There has been a lot of furor in India after the passing of the Citizen Amendment Act last month. This is the 6th time the Indian Citizen Act has been amended and the first time that it makes it easier for anyone to become an Indian citizen. The act provided an accelerated path to Indian citizenship for Hindu, Sikh, Buddhist, Jain, Parsi and Christian refugees from Pakistan, Bangladesh and Afghanistan that arrived in India prior to 2015 and were fleeing to India to avoid religious persecution. Other refugees in India can continue to use the existing means to become citizens of India.
The Indian public has been polarized by the passage of this act despite it being initially proposed in 2016, at which time it was passed by the Lok Sabha and the fact that this act follows the amendments to the Passport and Foreigners acts in which these refugees were granted long-term visas.
There have been riots in several cities within India held against this act as well as peaceful marches in support of it. The protestors argue that it is insufficient to limit it to the six religious minorities and should have included religious sects which are also persecuted in their home countries such as the Muslim Ahmadiyyas who are persecuted in Pakistan despite Pakistan being a Muslim country. The supporters of the act argue that it provides relief to these refugee communities as they have been in India for many years, are currently stateless, and desire to become productive citizens of India. In fact, India has a long, proud history of protecting religious freedom dating back thousands of years to the times of King Solomon. Its shores have acted as a refuge for Jews, Christians, Buddhists, Muslims, etc.
Outside of India, NRIs around the world have also held peaceful marches in support of it. International newspapers widely condemned the act as bigoted in-line with their own history of bigoted reporting against India. Similarly, the US Commission on International Religious Freedom (USCIRF) was quick to raise concerns against the Citizenship amendment bill (prior to its passage) due to its own (unfounded) fear that India is stepping away from its pluralistic roots.
The only response that the Government of India had to the USCIRF was that its statements were “neither accurate nor warranted” and “…that the body has chosen to be guided only by its prejudices and biases.”[i] Today, India cannot have a more robust response to foreign media or governments as it does not formally analyze religious persecution around the world, nor can formally engage with its own population on the same topic for the same reason. As such, all statements supporting and against within the government cite news stories and common knowledge.
India is one of the largest countries in the world and as it continues to grow, it needs to promote its civilizational values, such as pluralism, around the world. Doing so would require substantive engagement with both foreign governments, academic institutions and corporations. If it formally studied pluralism around the world it would be able to engage with foreign governments to discuss how to reduce government sanctioned bigotry e.g., approval of anti-Hindu school textbooks by one of the largest states in the US – California or the production of Hinduphobic television shows like “CNNs Believer” or rise in hate-crimes against Islam in the UK. It could hold recipients of foreign aid accountable for improving pluralism or reducing the impact of religious extremism by tying it to economic aid.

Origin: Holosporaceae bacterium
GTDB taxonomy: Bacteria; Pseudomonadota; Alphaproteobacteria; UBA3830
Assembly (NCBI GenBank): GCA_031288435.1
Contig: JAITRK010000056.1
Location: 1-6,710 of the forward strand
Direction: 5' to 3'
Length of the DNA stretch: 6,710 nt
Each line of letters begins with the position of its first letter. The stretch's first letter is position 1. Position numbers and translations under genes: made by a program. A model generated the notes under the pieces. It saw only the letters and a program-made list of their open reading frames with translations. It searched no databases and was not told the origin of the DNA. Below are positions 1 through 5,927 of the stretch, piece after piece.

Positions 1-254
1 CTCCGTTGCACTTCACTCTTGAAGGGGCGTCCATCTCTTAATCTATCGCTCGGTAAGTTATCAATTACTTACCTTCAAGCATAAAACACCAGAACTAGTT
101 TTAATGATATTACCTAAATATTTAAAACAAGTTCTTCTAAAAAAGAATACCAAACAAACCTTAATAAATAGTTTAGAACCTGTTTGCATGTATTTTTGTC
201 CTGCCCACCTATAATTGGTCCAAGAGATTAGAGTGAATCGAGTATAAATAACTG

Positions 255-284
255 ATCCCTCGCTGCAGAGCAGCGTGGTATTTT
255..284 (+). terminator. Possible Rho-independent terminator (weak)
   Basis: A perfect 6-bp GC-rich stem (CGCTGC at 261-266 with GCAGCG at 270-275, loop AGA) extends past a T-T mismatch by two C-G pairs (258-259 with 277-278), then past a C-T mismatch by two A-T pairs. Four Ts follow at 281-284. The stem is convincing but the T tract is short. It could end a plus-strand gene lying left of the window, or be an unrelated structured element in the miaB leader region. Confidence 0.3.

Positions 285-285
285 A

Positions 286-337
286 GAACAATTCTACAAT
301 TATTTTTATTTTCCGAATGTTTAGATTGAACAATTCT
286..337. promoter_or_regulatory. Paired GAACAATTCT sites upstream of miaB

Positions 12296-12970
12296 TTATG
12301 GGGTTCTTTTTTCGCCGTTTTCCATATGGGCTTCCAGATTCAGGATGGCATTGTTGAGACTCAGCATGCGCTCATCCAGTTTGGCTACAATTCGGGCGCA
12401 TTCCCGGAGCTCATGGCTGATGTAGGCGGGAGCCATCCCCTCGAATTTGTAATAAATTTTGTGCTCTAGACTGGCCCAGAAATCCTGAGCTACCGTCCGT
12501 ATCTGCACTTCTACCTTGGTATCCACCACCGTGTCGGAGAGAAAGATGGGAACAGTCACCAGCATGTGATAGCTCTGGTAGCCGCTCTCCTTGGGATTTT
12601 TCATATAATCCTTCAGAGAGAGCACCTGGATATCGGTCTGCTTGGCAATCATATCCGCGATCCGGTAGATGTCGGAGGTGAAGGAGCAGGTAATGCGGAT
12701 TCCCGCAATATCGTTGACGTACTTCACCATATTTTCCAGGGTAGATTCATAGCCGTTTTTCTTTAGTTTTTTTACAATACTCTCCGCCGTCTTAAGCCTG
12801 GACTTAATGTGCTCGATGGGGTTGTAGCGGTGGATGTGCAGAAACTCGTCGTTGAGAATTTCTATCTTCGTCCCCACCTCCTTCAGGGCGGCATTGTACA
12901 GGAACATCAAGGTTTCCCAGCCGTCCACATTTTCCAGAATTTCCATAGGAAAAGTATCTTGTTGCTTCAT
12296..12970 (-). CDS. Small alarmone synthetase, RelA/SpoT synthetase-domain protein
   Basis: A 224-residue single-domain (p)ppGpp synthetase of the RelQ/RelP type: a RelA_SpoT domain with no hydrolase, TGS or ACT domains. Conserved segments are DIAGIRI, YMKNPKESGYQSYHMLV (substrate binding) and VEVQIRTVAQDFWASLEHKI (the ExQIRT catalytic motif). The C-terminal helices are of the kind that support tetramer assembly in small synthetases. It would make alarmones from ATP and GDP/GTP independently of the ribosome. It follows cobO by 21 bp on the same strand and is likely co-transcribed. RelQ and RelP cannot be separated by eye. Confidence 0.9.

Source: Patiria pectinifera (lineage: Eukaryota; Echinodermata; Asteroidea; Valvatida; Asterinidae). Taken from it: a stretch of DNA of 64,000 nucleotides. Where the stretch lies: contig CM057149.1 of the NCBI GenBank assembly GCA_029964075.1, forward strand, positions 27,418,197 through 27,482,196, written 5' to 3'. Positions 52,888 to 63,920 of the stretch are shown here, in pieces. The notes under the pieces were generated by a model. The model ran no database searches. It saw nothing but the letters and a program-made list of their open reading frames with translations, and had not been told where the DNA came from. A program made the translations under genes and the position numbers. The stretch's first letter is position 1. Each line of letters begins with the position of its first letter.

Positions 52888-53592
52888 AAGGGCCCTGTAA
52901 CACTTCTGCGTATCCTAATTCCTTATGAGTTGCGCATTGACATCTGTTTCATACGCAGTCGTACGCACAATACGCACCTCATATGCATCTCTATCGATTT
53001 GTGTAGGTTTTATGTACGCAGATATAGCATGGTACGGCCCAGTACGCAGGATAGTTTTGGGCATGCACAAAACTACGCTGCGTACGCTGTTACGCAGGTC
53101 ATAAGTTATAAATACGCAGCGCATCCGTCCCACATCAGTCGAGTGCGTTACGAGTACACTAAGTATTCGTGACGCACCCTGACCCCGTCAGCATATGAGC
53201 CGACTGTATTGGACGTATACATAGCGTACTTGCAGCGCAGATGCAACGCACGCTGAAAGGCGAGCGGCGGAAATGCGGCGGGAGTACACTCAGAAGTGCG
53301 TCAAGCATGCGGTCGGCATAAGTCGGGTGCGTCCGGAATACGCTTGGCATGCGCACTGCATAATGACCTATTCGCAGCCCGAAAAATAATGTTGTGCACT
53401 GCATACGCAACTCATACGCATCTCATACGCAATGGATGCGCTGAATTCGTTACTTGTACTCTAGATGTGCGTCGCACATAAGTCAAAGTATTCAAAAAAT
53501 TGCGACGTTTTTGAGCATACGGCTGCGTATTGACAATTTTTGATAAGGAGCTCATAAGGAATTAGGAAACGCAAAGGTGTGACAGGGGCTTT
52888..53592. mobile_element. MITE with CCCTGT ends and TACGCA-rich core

Domestically, this could provide a broader perspective on the plight of religious communities and enable the Indian public to have a broader perspective on the GOIs policies and legislative bills (like the Citizenship Amendment Act).
This type of analysis cannot be done in a one-off manner and must be done on an ongoing basis. It must also result in policy recommendations that can be consumed by the Prime Minister, Foreign Minister and Lok Sabha. In addition, it must be published so that it can be independently validated by institutions and think tanks within India.
The USCIRF is an example of such a body that does this type of analysis. Its principal responsibilities are to review the facts and circumstances of violations of religious freedom internationally and to make policy recommendations to the President, the Secretary of State, and the US Congress. It researches and monitors international religious freedom issues. It does research and holds public hearings like the Lantos Commission hearing entitled “Jammu and Kashmir in Context.”
Creating such an “Indian commission on International Religious Freedom” would enable the GOI to:
- Promote pluralism across the world
- Engage substantively with foreign governments proactively as well as reactively
- Better inform its own people on policy issues related to topics like religious pluralism
[i] “‘Prejudiced’: MEA on USCIRF Recommending Sanctions on Shah”, https://www.thequint.com/news/india/us-commission-seeks-sanctions-against-amit-shah-if-citizenship-amendment-bill-passed-by-both-houses-of-parliament